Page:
59 per cent of connected car owners are concerned the car they own could be cyber-attacked.
As the number of connected cars on the road grows, their interaction with the environment around them and other connected devices becomes important.
New features that both simplify or amplify the car driving experience can introduce vulnerabilities that hackers could abuse.
The cybersecurity challenge presented above could be a major issue in the current race for car manufacturers to build and develop the most connected vehicle.
A recent survey by Irdeto, the Global Consumer Connected Car Survey, examined consumer ownership and purchasing plans for connected vehicles, awareness of cyberattacks targeting connected cars and cybersecurity concerns for both connected cars and autonomous vehicles.
The research was conducted online late last year and surveyed 8,354 adults, aged 18 and over, in six countries, including Canada, China, Germany, Japan, UK and US.
The key findings from the survey included:
Consumers are aware that a connected vehicle has the potential to be targeted by a cyberattack. Of the consumers surveyed, 85 per cent indicated that they believe any connected car has the potential to be targeted by a cyberattack. In addition, the survey found that 59% of connected car owners are concerned that their vehicle could targeted by a cyberattack.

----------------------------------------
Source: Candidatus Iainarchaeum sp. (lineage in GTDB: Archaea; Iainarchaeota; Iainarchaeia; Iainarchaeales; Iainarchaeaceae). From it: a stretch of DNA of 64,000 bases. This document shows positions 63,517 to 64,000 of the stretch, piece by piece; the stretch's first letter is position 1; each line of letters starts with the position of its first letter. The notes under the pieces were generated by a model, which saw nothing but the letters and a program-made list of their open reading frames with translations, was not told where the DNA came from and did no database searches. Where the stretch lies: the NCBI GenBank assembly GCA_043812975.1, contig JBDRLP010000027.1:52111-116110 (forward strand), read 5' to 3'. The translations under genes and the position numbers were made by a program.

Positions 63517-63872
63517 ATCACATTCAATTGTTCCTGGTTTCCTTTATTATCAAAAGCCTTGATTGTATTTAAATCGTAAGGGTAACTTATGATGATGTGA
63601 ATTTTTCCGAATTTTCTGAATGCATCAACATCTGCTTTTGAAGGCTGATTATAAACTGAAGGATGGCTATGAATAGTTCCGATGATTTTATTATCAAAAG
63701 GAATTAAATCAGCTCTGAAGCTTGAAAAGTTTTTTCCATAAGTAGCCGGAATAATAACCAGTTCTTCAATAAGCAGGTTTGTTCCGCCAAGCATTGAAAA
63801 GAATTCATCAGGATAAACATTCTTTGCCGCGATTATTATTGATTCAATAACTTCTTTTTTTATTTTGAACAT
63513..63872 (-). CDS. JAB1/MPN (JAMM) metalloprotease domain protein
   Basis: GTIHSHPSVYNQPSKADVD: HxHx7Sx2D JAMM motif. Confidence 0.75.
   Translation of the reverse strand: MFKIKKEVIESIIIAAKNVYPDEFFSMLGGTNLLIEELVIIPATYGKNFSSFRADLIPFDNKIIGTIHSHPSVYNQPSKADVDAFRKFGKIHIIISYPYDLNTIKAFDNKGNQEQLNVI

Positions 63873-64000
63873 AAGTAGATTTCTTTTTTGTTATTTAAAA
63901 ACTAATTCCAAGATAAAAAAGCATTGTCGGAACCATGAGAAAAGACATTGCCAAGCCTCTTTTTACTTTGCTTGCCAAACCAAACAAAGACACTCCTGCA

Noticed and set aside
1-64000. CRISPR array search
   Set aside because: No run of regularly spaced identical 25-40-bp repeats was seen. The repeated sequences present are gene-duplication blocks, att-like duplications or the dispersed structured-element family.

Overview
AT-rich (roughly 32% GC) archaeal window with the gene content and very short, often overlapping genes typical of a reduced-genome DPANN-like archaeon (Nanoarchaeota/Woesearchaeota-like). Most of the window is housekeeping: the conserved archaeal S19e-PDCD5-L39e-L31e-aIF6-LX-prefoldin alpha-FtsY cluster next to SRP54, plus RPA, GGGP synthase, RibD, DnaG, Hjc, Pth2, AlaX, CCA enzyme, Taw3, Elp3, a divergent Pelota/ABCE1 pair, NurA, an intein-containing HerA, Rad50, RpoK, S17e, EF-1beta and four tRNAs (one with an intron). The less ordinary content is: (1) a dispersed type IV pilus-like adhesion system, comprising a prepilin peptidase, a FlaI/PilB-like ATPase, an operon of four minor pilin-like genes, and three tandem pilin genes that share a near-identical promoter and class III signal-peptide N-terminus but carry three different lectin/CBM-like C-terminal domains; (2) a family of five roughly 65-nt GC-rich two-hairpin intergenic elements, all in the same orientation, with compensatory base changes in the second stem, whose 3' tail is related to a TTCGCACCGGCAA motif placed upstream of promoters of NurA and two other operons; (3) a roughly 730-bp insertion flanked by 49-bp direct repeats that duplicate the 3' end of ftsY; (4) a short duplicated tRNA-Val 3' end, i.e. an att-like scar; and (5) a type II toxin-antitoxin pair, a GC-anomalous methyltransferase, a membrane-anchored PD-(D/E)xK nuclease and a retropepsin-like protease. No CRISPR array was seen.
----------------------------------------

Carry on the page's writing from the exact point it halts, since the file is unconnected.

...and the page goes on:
The survey results also found that most consumers are aware that autonomous vehicles introduce security risks, with only 12 per cent stating that they don’t have any cybersecurity concerns about buying an autonomous vehicle.
Of those consumers who plan on purchasing a vehicle, more than half indicated that they are likely to research if the car they are buying is able to protect itself against a cyberattack. These results indicate that cybersecurity may be a key factor for many consumers when they are purchasing their next vehicle.
China led all markets in the number of consumers who are planning on buying a connected car, with 67 per cent indicating that they either own a connected car or plan on buying one in the future. Consumers in Japan were the least likely to buy a connected car, with only 22 per cent stating that they own or will buy a connected car.
In addition, millennials, aged 18-24 are the most likely to buy a connected car in the future, with nearly half surveyed indicating they will purchase a connected vehicle. However, as respondents increased in age, the desire to purchase a connected car in the future decreased. Only 20 per cent of consumers aged 55 and over indicated that they would buy a connected car in the future.
It is safe to say that cybersecurity is on the mind of consumers who plan on buying an autonomous vehicle, with most consumers across the globe having at least one concern, if not several.
Automakers need to start thinking about how they implement cybersecurity into autonomous vehicles before adoption rates take off.
Click here to read the Global Consumer Connected Car Survey.